Link to this page: https://www.socialistparty.org.uk/issue/943/25232
Labour group to discipline councillors for resisting Haringey gentrification scheme
For a council group which opposes cuts and privatisation
Nick Auvache, Haringey and Enfield Socialist Party
Ten Labour councillors in Haringey, north London, face disciplinary action after voting for further scrutiny of a gentrification scheme.
The 'Haringey development vehicle' (HDV) is a proposed public-private partnership between the council and blacklisting property developer Lend Lease to "regenerate" the borough's housing stock. This means evicting thousands of council tenants and demolishing entire estates.
The HDV was opposed by Labour Party general committee meetings in Tottenham and Hornsey, and Wood Green - the two constituencies which make up Haringey.
Despite this, a majority of the Labour group which runs the council voted to press ahead.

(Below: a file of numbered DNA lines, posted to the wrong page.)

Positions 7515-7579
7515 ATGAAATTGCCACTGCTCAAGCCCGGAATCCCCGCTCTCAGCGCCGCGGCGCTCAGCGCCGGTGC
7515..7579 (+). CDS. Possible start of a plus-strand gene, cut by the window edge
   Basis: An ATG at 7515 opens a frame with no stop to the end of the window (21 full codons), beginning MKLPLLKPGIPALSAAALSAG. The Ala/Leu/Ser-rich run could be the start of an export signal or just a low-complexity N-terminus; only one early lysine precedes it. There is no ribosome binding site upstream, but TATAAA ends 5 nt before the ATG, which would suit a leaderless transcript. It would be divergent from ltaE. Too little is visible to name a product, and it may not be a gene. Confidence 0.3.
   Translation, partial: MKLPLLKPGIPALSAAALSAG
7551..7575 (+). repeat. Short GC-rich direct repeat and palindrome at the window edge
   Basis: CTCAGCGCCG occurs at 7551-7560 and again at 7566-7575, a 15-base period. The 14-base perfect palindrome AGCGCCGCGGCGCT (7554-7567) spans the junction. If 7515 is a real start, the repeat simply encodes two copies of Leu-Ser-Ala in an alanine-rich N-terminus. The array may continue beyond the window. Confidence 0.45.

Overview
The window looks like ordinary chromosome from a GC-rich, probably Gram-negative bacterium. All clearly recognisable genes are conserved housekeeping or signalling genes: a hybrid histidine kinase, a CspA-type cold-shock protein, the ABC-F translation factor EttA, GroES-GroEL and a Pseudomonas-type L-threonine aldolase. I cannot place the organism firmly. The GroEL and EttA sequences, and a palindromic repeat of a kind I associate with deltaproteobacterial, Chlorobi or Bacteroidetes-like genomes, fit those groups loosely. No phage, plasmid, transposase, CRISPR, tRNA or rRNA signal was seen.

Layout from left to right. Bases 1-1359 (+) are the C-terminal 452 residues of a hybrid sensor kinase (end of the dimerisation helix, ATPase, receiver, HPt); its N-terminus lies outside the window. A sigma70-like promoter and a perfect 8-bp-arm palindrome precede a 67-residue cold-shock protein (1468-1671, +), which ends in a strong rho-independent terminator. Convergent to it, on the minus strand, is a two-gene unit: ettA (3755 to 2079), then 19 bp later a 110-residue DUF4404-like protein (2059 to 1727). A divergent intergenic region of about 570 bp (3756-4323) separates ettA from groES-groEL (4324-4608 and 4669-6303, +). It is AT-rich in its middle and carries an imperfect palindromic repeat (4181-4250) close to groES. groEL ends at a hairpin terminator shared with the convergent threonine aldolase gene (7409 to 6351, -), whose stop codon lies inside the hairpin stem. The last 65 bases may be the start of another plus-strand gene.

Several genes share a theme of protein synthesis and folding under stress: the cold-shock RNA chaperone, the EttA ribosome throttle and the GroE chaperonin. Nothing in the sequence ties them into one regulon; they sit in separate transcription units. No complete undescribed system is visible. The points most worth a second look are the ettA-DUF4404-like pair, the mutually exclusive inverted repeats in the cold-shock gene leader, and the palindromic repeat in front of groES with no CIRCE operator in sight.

Ten of the 18 councillors who voted to oppose have now been summoned to disciplinary meetings. These are likely to decide to withdraw the Labour whip from them, which will make them ineligible to stand for re-election with Labour in May 2018.
The ten councillors are being punished for the crime of standing up for council tenants, and for voting according to local Labour Party policy, as decided by votes at its two constituency parties.
Having lost the argument, the right-wing clique which controls the council is attempting to use administrative means to silence dissent, to bully and intimidate the local Labour Party into acquiescence. They must not be allowed to succeed.
If the ten are suspended, they should form an anti-cuts and anti-HDV group on Haringey council. With ten councillors, this would become the official opposition to the Labour group. It could spearhead local opposition to privatisation and cuts.
The Socialist Party is keen to discuss with the ten councillors, and with our fellow participants in the Trade Unionist and Socialist Coalition, about how we can build the best challenge to the HDV, privatisation and cuts in the run-up to the 2018 elections.
In The Socialist 5 April 2017:
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